Dr Yaw Adu Gyamfi, the President of the AGI, said hundreds of millions of dollars’ worth of imports continue to slip through the Tema port, especially without proper valuation.
Dr Gyamfi was speaking at a press conference on the irregularities at the ports, which includes under invoicing and under declaration, in Accra.
He commended government for the reforms introduced to ensure efficiency at the ports, seeking to promote manufacturing and competitiveness of the local industry.
He said efforts by government to sanitize port procedures through the recent introduced paperless system and Single Window at the port have come under serious threat from cartels, which continue to wreck the nation.
He said the AGI would continue to endorse the paperless system as a major initiative by government to ease doing business in Ghana.
He said paying taxes was mandatory, yet some criminal minded importers have found cunning ways to evade taxes and duties through the connivance with some revenue officials at the ports.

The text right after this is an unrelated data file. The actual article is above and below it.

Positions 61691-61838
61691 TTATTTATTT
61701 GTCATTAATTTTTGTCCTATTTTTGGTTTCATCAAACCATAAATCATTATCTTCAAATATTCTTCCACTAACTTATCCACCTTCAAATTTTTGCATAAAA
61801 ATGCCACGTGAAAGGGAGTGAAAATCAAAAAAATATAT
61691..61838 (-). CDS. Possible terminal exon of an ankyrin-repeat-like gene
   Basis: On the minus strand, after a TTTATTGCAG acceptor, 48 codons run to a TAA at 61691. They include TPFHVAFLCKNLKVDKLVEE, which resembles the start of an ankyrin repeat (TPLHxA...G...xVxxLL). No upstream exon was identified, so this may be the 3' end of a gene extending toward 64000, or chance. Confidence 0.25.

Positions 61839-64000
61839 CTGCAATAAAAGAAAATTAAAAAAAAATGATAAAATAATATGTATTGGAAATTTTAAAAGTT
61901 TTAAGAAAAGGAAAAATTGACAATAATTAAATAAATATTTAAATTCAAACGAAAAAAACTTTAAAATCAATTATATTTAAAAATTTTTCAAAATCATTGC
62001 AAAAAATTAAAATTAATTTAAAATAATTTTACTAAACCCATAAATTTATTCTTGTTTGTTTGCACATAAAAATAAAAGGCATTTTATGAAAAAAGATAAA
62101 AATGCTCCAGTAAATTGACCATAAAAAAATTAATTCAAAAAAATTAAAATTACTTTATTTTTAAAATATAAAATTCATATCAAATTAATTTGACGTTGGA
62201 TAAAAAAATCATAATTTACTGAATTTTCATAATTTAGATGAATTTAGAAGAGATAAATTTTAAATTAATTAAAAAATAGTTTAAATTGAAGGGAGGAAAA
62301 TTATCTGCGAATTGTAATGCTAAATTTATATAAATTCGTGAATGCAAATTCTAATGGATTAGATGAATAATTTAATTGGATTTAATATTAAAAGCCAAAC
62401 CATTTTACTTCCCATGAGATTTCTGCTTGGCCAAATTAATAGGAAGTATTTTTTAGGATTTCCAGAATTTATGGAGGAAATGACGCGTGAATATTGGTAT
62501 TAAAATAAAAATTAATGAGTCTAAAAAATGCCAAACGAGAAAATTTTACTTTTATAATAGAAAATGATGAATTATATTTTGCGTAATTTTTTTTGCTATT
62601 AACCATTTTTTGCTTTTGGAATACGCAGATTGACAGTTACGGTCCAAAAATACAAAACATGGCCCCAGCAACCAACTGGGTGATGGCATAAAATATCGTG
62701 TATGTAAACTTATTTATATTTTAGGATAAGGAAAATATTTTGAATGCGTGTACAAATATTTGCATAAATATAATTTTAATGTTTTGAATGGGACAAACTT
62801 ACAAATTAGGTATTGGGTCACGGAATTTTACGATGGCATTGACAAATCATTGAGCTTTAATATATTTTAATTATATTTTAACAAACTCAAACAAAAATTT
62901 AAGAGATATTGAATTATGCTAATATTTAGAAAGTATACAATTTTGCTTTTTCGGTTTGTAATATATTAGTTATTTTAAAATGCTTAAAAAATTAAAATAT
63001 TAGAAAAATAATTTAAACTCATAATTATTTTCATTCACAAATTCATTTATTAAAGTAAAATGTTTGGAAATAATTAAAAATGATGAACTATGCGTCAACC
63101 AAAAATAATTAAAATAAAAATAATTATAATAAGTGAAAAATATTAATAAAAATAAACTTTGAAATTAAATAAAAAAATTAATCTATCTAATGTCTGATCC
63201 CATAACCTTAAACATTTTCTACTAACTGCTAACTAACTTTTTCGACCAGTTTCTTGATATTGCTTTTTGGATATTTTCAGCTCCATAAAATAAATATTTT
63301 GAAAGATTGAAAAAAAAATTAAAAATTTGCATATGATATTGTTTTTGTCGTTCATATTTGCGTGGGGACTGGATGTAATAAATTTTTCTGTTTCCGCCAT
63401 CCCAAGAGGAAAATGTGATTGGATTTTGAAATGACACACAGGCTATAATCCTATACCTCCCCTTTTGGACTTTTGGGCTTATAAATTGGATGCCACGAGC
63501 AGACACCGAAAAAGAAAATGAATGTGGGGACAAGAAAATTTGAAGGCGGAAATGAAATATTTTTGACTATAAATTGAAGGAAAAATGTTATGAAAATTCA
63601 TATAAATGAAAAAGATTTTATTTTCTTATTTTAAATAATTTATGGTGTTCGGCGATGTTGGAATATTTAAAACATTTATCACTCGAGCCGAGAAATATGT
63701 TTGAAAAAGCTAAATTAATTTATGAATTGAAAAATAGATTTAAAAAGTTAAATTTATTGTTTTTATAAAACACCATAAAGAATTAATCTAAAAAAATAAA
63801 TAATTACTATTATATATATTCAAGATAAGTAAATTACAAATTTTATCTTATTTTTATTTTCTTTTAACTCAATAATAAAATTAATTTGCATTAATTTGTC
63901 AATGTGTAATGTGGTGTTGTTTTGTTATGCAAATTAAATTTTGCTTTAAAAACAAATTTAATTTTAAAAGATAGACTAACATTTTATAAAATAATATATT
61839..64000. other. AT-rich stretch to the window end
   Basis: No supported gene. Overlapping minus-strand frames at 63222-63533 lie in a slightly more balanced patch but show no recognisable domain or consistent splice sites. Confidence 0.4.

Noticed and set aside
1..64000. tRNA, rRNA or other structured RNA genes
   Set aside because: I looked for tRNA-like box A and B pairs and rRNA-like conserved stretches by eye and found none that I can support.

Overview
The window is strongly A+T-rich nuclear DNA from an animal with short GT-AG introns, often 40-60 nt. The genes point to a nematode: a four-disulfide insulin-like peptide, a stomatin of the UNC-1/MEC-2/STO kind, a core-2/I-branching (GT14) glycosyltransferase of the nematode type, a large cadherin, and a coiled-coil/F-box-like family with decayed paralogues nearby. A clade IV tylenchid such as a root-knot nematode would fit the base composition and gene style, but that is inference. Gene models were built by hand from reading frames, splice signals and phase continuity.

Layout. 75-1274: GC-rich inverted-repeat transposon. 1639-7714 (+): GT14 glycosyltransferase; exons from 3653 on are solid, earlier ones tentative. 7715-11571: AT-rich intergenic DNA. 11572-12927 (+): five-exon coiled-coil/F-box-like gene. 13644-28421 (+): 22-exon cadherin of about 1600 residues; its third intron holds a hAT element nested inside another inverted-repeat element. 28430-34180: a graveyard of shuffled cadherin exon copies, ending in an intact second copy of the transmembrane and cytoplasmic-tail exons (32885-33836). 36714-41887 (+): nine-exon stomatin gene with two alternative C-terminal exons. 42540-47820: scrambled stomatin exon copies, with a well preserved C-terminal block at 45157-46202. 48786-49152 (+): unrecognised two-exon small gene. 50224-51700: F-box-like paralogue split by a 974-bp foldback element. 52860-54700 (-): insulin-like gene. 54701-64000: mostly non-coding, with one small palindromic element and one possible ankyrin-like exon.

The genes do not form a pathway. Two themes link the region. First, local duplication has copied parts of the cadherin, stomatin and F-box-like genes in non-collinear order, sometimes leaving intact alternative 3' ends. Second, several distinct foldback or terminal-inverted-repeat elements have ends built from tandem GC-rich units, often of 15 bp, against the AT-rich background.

He said these practices at the ports, which have been perpetrated for years, threaten government’s major policies such as the one district, one factory, as well as plans to create an
industrialized economy and reduce unemployment levels in the country.
He said the practices continue to take a heavy toll on their fruit and juice sector, electrical cables, tomatoes paste, canned tuna, cooking oil, biscuits and fast moving consumer goods in general.
The President said in 2016, the Ghana Revenue Authority, Customs Division, missed its annual revenue target by 4.6 per cent and out of the GH¢10.82 billion target in 2016, Customs only managed to collect GH¢10.33 billion, a shortfall of GH¢495.84 million.
“Also in 2017, the GRA missed its revenue target by 9 per cent, although the Division was tasked to collect GH¢13.94 billion for that year, data from the GRA showed that it only managed to collect GH¢12.69 billion, representing a shortfall of GH¢1.25 billion,” he added.
He said it was one of the major reasons, why the manufacturing sub-sector, which represented a critical mass of the real sector of the economy, continued to underperform, registering an average growth rate of 1.8 per cent over the last four years.
He expressed the hope that government would inaugurate the Ghana International Trade Commission to address some of these malpractices in the system.
Mr Kofi Nsiah-Opoku, a member of the AGI, who has been directly affected, said the situation had compelled him to cut the labour size, to avert a complete shutdown of his business.